26 October 2022
Labor’s first budget has plenty of teal linings – but more is required in key areas for equality, integrity and real climate action
This budget has a big focus on the issues that I have been campaigning for over 3 years - the ones that matter to our community. Climate and equality especially were big winners from this budget. I welcome the Government’s commitment to climate action but the target of 43% by 2030 remains inadequate to reach the Paris Agreement Goal to prevent the worst of the global warming induced impacts for our way of life. The government will provide $51 million in disaster support for communities in 2022-23 in addition to the $1.4 billion allocated via the Australian Government Disaster Recovery Payments (AGDRP) and Disaster Recovery Allowance (DRA) and this will only escalate if measures are not extended. However, there are multiple meaningful commitments in the Budget Papers that will assist Australia’s long-term transition to a net zero economy.
As with every budget, I will be keeping a close eye on gas and fossil fuel subsidies. There are some questionable buckets of money in the budget such as $141 million for carbon capture projects and billions of dollars for Northern Australia Infrastructure which has historically been used to fund gas exploration in the Beetaloo Basin, not to mention the continuing increase in the fossil fuel subsidies through fuel tax credits to mining operations.
On the integrity front, the $262 million for the National Anti-Corruption Commission (NACC) is a good foundation on which the new body can quickly become established and make progress on initial investigations, however, it remains to be seen whether this will be enough to sustain the Commission for the next 4 years. It is a massive increase on the budget that the previous government had proposed which reflects the advocacy by myself and fellow crossbenchers that it is essential that the NACC have teeth and the funds to back it up.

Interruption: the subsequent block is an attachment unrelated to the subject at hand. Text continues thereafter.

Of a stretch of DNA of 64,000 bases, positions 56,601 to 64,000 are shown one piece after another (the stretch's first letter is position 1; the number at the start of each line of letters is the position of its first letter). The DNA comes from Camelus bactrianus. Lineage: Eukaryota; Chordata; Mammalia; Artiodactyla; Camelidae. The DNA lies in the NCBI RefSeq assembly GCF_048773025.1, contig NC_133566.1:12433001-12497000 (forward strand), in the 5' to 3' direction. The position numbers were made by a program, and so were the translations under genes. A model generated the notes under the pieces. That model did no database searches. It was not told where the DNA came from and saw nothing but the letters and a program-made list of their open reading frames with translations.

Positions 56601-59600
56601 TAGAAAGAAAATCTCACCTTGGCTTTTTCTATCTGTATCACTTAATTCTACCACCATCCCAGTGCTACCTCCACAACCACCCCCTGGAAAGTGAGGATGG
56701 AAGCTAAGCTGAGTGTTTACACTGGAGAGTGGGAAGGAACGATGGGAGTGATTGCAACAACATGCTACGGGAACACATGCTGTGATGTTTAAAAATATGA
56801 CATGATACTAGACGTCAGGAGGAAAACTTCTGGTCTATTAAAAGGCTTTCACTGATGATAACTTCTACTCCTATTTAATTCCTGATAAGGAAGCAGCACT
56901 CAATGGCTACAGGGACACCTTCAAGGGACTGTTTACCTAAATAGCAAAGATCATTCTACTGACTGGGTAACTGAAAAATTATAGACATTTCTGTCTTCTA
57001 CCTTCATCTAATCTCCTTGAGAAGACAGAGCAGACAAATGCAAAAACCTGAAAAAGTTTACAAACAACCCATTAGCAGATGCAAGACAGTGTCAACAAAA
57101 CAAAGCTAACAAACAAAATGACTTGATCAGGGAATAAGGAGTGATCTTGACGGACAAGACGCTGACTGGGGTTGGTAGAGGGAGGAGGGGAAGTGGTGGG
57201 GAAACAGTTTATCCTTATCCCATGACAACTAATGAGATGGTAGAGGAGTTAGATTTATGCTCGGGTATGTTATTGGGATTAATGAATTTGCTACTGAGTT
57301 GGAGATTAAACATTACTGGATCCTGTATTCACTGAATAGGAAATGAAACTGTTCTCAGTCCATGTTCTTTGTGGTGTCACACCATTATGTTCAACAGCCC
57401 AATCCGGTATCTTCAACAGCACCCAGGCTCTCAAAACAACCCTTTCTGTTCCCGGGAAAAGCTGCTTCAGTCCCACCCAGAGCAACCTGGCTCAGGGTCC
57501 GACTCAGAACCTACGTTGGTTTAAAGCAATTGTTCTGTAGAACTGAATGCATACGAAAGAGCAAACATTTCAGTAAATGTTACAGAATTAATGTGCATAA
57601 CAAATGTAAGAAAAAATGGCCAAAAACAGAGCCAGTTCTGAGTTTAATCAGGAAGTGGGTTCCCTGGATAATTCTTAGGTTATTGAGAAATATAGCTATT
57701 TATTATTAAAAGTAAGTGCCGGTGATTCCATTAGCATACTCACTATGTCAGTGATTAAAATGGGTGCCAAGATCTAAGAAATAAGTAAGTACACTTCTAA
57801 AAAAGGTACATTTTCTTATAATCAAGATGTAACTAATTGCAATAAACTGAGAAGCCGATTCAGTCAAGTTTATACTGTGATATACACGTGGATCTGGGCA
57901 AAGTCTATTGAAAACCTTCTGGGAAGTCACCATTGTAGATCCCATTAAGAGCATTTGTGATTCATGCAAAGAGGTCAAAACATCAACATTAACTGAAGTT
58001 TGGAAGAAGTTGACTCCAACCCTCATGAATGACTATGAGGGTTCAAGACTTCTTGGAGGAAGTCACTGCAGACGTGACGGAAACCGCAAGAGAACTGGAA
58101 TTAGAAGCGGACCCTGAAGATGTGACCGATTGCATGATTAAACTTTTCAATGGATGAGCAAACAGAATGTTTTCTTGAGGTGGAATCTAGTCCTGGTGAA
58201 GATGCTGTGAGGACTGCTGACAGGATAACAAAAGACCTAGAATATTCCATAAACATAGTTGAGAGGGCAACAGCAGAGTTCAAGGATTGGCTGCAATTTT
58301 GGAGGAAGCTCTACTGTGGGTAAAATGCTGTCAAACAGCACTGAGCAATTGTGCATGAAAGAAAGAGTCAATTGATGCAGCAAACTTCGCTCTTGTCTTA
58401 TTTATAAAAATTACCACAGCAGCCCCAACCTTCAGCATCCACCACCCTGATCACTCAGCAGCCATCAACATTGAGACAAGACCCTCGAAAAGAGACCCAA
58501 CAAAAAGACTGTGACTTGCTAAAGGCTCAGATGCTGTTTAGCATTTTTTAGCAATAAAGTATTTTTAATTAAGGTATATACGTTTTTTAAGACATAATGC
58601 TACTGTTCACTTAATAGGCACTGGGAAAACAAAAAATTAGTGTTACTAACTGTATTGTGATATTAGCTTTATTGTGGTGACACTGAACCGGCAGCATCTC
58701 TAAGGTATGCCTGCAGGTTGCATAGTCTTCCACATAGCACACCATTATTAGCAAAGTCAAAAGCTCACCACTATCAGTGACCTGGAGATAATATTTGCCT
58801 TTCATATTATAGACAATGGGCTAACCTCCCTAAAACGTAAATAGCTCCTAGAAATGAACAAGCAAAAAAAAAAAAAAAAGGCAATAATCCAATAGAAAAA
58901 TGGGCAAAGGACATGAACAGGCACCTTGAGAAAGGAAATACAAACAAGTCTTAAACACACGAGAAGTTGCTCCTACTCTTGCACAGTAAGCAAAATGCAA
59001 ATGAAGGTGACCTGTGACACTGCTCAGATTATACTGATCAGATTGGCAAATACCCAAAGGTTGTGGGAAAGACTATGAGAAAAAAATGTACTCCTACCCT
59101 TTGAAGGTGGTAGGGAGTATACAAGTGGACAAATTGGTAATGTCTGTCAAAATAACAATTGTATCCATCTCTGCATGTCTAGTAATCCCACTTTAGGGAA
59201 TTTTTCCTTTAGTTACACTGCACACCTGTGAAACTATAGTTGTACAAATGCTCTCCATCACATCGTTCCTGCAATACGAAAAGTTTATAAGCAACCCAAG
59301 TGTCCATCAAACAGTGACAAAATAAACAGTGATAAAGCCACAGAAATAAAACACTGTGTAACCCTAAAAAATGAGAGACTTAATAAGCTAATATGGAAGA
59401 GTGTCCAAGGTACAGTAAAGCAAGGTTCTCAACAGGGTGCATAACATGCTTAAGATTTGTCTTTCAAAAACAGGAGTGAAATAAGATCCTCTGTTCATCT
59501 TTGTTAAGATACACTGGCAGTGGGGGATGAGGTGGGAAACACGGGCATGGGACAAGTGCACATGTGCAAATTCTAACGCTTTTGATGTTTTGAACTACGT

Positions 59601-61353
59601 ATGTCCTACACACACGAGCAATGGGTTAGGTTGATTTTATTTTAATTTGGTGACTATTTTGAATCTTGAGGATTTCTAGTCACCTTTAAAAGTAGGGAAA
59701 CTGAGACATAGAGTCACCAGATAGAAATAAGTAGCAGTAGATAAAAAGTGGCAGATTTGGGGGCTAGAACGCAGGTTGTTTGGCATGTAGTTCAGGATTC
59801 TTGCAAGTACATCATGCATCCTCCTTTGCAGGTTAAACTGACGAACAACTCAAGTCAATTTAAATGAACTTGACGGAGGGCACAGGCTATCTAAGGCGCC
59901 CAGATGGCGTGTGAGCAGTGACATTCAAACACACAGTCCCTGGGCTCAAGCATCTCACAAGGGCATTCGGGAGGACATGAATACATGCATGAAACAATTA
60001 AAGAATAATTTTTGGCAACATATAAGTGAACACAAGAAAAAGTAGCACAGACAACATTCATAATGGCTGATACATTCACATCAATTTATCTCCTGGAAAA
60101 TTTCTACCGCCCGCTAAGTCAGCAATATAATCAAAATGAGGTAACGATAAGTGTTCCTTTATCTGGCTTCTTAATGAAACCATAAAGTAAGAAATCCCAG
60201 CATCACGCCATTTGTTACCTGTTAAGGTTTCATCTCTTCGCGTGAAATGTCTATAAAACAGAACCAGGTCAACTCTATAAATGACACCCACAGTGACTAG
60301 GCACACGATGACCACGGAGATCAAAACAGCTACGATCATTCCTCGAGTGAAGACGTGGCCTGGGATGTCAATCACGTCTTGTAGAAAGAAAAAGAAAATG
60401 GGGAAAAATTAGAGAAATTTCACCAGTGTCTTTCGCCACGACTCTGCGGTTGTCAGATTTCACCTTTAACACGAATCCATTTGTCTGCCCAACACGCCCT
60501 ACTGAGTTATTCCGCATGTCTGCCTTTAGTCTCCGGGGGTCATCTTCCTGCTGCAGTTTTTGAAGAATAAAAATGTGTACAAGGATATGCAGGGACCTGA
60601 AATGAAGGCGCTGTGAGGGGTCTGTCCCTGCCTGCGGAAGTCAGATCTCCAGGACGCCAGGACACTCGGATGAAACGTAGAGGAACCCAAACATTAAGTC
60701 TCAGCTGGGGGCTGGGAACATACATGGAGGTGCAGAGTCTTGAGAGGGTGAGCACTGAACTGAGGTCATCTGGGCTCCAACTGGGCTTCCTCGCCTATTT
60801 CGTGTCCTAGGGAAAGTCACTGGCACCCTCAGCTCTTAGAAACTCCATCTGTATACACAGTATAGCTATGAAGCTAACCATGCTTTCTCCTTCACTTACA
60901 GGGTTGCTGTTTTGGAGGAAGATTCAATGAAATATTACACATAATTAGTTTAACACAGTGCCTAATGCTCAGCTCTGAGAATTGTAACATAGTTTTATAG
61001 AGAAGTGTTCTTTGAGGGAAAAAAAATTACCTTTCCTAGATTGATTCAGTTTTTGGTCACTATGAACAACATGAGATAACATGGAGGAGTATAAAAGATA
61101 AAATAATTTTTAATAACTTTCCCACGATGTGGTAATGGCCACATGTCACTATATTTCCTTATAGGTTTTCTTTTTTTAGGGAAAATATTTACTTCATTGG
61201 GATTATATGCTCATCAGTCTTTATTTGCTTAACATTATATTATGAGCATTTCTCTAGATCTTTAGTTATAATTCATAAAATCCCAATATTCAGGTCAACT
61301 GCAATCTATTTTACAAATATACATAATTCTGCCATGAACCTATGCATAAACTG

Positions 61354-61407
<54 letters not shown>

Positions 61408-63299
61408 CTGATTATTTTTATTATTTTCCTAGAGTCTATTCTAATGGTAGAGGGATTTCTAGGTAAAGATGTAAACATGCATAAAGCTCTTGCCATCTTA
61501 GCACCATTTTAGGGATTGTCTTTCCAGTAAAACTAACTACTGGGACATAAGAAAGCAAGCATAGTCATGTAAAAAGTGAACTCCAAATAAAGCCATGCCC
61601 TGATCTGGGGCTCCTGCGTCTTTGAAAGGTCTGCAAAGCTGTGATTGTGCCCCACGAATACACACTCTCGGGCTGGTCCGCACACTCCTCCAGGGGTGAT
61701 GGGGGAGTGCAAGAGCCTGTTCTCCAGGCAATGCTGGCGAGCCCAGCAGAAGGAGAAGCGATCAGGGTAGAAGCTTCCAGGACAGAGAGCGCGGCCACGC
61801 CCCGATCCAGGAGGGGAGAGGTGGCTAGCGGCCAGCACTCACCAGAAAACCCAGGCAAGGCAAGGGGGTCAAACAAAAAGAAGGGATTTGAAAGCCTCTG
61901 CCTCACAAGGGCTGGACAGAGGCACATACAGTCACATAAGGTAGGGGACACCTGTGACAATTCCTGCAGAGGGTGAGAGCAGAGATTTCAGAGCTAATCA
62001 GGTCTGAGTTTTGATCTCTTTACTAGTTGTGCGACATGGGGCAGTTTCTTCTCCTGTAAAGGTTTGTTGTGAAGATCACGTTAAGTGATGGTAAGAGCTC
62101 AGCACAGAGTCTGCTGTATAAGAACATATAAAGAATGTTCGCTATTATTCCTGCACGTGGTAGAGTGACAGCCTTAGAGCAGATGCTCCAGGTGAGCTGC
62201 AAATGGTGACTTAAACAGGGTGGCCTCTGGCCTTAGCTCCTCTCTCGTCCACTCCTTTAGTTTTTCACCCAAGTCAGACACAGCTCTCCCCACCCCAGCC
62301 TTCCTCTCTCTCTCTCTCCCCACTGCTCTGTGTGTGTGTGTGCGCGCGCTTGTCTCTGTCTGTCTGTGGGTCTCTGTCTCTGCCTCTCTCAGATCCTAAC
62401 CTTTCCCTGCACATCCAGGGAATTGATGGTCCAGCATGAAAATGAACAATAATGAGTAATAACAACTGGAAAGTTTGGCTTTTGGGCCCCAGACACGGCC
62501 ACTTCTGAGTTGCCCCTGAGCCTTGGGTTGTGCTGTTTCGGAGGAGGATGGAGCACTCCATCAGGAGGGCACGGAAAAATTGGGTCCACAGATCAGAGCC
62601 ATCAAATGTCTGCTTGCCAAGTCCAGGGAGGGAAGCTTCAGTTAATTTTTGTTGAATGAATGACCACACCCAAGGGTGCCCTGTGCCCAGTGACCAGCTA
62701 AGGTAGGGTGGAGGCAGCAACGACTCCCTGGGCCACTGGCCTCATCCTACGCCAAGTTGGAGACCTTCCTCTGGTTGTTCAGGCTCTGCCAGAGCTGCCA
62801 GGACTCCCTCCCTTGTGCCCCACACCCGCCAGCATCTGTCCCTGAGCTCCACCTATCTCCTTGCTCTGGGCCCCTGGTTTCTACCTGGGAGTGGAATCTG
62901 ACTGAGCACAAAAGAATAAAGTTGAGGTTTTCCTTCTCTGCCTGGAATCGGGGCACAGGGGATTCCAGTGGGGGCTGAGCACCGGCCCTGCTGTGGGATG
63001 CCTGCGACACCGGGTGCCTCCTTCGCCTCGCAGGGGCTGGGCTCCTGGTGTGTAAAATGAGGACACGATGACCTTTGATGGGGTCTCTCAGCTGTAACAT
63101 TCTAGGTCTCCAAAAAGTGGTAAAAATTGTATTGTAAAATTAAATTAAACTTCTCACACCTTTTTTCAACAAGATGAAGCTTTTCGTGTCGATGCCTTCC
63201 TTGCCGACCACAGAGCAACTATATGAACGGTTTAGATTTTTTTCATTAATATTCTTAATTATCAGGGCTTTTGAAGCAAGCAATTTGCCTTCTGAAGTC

On equality, we are seeing a shift in the way gender is reflected in the budget with it becoming more central to the economic argument and cost of living relief. Both paid parental leave and more affordable childcare have been highlighted by the Government as their key measures to address rising costs of living, solving skills shortages and boosting growth and tax revenue. While these measures are welcome, they won’t come into effect for another 8 months and paid parental leave changes won’t be fully implemented until 2026 – surely, we should be implementing these solutions sooner rather than later.
For the most vulnerable in our community, the Government’s announcement of a million new social and affordable homes over the next 5 years is a welcome market signal but there is a lot of work to be done to actually get there. The Federal Government is only committing to building 10,000 of those homes leaving the state governments and institutional investors to do the heavy lifting on the remaining 990,000. Sadly, there has been a clear failure to address the low rate of Job Seeker, leaving many below the poverty line.
Beyond these key areas there is a lot of bad news from the national and global economic outlook. The doom and gloom of this budget means that there are big decisions to be made. We need long term structural reform and a reset on resources revenue as soon as possible. A debt repair levy may also need to be considered to offset the impact of the tax cuts if the Government is not planning to amend them.
Overall, the budget is a significant improvement on the last. Thank you, Warringah, for your advocacy on these issues. I will continue to push for stronger action to reduce our emissions, bring forward cost of living savings for families, support small business and maintain budget transparency and fiscal discipline.
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